In the summer of 1973, photographer Stephen Shore set out on that quintessential American adventure — the cross-country road trip. Starting in New York City, he made a long loop around the nation, going through Michigan, North Dakota and Idaho, off to the West Coast, and then followed a southern route all the way back to New York.
During his month-long trip, he kept extensive records, noting where he stayed, what he ate and what television programs he watched. He collected postcards of the places he visited, kept all of his receipts and, not unexpectedly, took hundreds of pictures. Now, 35 years later, his entire journal has been reproduced and published in a book fittingly titled A Road Trip Journal.
Shore tells Weekend Edition Sunday host Liane Hansen that he hadn't intended for his journal to become a professional project. Instead, he "envisioned it almost for what you see now - it's a kind of collection of facts, giving a picture, without really subjective writing, of the trip and the country of the time."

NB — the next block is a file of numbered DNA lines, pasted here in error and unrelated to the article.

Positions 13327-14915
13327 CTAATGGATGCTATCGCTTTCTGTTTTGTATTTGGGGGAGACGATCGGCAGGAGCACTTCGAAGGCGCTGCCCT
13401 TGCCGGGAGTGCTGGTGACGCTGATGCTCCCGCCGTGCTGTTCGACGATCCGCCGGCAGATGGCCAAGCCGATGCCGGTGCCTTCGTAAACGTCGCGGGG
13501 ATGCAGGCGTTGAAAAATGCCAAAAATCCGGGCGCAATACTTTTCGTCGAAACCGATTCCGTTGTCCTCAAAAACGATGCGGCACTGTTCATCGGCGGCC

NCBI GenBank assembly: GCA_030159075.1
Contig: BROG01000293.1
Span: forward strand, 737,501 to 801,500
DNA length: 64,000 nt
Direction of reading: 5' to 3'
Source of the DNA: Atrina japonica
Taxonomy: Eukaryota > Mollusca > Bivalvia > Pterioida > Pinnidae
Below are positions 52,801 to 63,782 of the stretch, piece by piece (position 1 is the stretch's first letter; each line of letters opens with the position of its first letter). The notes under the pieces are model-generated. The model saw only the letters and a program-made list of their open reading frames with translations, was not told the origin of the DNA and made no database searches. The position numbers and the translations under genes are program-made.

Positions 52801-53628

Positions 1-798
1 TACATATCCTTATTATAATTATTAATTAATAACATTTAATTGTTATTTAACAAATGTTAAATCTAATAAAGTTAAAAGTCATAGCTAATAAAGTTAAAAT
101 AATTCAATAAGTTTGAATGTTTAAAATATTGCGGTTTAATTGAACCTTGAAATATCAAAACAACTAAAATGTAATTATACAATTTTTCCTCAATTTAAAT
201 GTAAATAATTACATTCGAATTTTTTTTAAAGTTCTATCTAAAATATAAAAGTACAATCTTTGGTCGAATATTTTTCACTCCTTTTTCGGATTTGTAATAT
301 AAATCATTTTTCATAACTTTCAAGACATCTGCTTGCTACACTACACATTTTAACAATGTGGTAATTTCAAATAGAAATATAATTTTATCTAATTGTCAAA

And he's right. The book is very much a snapshot of the United States in the early 1970s. Filling up his car's gas tank rarely cost Shore more than $4.50 — about 43 cents a gallon. A night at the Howard Johnson's motor lodge set him back a mere $13.52. His photos show cars that are long gone from American roadways and businesses that no longer exist.
As for all the receipts he collected, not to mention the parking ticket in Pittsburgh, Shore saw these documents as another way of creating art.
"Photography is essentially an analytic medium," he says. "The photographer starts with the multiplicity or messiness of the whole world and makes selections, and this is a different kind of way of making a selection, without using a camera."